Taken to Thailand for exhibition by Thai Diamond Manufacturers Association, the diamond was purchased by a group of dealers in 1995 – with a plan to present it to the Thai King two at his coronation.
The Golden Jubilee Diamond, blessed by Pope John Paul II, Supreme Buddhist Patriarch and Supreme Muslim Imam of Thailand, features in the Thailand Crown Jewels.
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Deloitte predicts industry transformation - Tracking the Trends 2019 report
Deloitte has published the eleventh edition of its annual report on the mining industry. Tracking the Trends identifies the top ten trends transforming the future of mining in 2019
The Deloitte report endeavours to provide the mining industry with insights it can leverage to support its continued quest for productivity, capital discipline, strategic development and sustainable growth.
Philip Hopwood, Deloitte’s Global Leader - Mining & Metals, commented: “It appears that the mining industry is poised for greater growth than it’s seen in a decade, but today’s market realities are very different than those of the past. We’re now dealing with geopolitical tensions in the form of trade wars and tariff concerns, as well as looming asset shortages. Rising commodity prices should fuel expansion, but could also result in a return of inflation and the costs that go with it, eventually eating into margins.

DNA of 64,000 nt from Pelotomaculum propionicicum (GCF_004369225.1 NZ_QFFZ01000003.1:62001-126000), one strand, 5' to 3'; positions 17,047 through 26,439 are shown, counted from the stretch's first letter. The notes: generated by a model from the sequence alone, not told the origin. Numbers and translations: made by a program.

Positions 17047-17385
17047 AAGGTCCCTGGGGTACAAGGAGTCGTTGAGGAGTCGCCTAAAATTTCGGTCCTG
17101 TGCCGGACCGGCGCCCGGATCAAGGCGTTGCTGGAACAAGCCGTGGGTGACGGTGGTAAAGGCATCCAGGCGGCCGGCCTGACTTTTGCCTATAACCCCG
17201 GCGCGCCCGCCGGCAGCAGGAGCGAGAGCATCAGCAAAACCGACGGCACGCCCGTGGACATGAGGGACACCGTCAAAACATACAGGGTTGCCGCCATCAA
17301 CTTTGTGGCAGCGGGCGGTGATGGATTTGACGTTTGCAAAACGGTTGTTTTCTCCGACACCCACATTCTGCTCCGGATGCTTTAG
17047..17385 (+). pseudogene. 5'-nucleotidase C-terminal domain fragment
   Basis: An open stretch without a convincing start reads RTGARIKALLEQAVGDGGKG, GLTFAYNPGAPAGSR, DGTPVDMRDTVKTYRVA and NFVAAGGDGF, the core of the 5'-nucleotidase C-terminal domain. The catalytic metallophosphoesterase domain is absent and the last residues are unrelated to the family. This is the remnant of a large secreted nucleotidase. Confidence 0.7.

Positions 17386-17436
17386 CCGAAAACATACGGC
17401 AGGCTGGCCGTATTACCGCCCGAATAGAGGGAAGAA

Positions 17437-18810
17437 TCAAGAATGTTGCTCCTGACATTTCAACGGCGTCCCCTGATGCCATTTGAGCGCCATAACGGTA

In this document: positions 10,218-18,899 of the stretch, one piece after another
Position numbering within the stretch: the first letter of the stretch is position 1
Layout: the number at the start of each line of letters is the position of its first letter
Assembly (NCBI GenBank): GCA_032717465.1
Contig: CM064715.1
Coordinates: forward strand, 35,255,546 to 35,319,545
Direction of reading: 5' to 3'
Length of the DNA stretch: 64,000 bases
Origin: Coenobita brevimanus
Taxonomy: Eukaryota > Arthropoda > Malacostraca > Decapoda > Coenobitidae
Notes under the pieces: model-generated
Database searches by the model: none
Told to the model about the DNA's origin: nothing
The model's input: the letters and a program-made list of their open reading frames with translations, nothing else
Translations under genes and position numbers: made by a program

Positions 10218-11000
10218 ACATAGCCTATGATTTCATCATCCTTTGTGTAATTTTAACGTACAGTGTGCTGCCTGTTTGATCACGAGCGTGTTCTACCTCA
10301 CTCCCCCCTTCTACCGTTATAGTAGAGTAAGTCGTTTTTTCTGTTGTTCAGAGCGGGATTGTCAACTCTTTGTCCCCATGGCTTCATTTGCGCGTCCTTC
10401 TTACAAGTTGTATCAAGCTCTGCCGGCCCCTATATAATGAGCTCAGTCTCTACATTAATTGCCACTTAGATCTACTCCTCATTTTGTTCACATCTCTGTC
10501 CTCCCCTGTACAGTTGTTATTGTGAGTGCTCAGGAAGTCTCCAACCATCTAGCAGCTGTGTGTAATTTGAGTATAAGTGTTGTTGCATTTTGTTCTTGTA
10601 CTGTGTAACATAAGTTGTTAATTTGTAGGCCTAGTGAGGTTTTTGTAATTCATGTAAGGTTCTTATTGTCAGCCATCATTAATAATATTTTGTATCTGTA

Disruption and volatility has become the new normal and the pace of change is outpacing our ability to adapt. This makes it imperative for mining companies to clarify how they plan to drive value into the future and how they intend to respond when prices inevitably drop again.”
Here are the key messages provided by the 2019 report:
- Disruption and volatilitymake it imperative for mining companies to clarify how they plan to drive value into the future and how they intend to respond when prices inevitably drop again. To thrive into the future, mining companies will need to challenge the status quo by soliciting a diversity of opinions and taking the risk to do things differently.
- Technology and artificial intelligence (AI) will play a key role, not only in helping companies envision future scenarios, but in identifying risks at an enterprise level and transforming the supply chain. Moreover, advances in finance platforms, sensor technology, autonomous vehicles, cloud- based solutions, and analytics are paving the way for the design of a digital mine.
- Understanding the needs and perceptions of people both inside and outside the organization will be critical. Companies must build a more diverse workplace and address succession planning, while fostering loyalty and retention among existing employees. At the same time companies must do more outreach to local communities, governments, and consumers so they can be more transparent and receptive.
Top Ten Trends Transforming the Future of Mining:
- Rethinking mining strategy - Embedding the discipline to deliver measurable value across the cycle
- The frontier of analytics and artifcial intelligence- Moving up the maturity curve
- Managing risk in the digital era - Exploring a new approach to controls and risk management
- Digitizing the supply chain - Why innovation requires integration
- Driving sustainable shared social outcomes - Finding value beyond compliance
- Exploring the water-energy nexus - Making the case for a systematic approach
- Decoding capital projects - Learning from past mistakes
- Reimagining work, workers, and the workplace - A blueprint for the future
- Operationalising diversity and inclusion programs - From theory to practice
- Demanding provenance- EVs and battery minerals provoke the desire for provenance